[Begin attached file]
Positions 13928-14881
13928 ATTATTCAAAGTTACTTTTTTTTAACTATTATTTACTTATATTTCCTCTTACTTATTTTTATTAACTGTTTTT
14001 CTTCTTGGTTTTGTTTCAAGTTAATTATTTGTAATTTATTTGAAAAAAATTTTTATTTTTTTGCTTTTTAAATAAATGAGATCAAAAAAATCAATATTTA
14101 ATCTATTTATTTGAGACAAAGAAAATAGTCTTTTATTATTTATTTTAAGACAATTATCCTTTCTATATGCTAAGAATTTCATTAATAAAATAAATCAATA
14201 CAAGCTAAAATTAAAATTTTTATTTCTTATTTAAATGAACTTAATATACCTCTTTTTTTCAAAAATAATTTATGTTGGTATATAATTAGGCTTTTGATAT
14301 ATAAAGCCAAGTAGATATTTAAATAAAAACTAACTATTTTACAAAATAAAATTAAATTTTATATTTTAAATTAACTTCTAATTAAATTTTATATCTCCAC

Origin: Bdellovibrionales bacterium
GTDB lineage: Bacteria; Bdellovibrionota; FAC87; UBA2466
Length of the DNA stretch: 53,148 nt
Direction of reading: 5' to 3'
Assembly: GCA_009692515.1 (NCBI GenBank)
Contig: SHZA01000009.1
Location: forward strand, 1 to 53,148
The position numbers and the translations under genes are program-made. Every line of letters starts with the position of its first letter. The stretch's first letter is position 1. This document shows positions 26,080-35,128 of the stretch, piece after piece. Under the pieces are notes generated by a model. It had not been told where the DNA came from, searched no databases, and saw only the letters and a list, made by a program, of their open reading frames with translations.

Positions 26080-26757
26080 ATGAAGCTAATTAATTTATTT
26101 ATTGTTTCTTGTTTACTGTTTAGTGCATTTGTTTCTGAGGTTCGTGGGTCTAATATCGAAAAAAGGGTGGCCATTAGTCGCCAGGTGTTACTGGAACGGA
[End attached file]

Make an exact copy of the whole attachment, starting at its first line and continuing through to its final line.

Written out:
Positions 13928-14881
13928 ATTATTCAAAGTTACTTTTTTTTAACTATTATTTACTTATATTTCCTCTTACTTATTTTTATTAACTGTTTTT
14001 CTTCTTGGTTTTGTTTCAAGTTAATTATTTGTAATTTATTTGAAAAAAATTTTTATTTTTTTGCTTTTTAAATAAATGAGATCAAAAAAATCAATATTTA
14101 ATCTATTTATTTGAGACAAAGAAAATAGTCTTTTATTATTTATTTTAAGACAATTATCCTTTCTATATGCTAAGAATTTCATTAATAAAATAAATCAATA
14201 CAAGCTAAAATTAAAATTTTTATTTCTTATTTAAATGAACTTAATATACCTCTTTTTTTCAAAAATAATTTATGTTGGTATATAATTAGGCTTTTGATAT
14301 ATAAAGCCAAGTAGATATTTAAATAAAAACTAACTATTTTACAAAATAAAATTAAATTTTATATTTTAAATTAACTTCTAATTAAATTTTATATCTCCAC

Origin: Bdellovibrionales bacterium
GTDB lineage: Bacteria; Bdellovibrionota; FAC87; UBA2466
Length of the DNA stretch: 53,148 nt
Direction of reading: 5' to 3'
Assembly: GCA_009692515.1 (NCBI GenBank)
Contig: SHZA01000009.1
Location: forward strand, 1 to 53,148
The position numbers and the translations under genes are program-made. Every line of letters starts with the position of its first letter. The stretch's first letter is position 1. This document shows positions 26,080-35,128 of the stretch, piece after piece. Under the pieces are notes generated by a model. It had not been told where the DNA came from, searched no databases, and saw only the letters and a list, made by a program, of their open reading frames with translations.

Positions 26080-26757
26080 ATGAAGCTAATTAATTTATTT
26101 ATTGTTTCTTGTTTACTGTTTAGTGCATTTGTTTCTGAGGTTCGTGGGTCTAATATCGAAAAAAGGGTGGCCATTAGTCGCCAGGTGTTACTGGAACGGA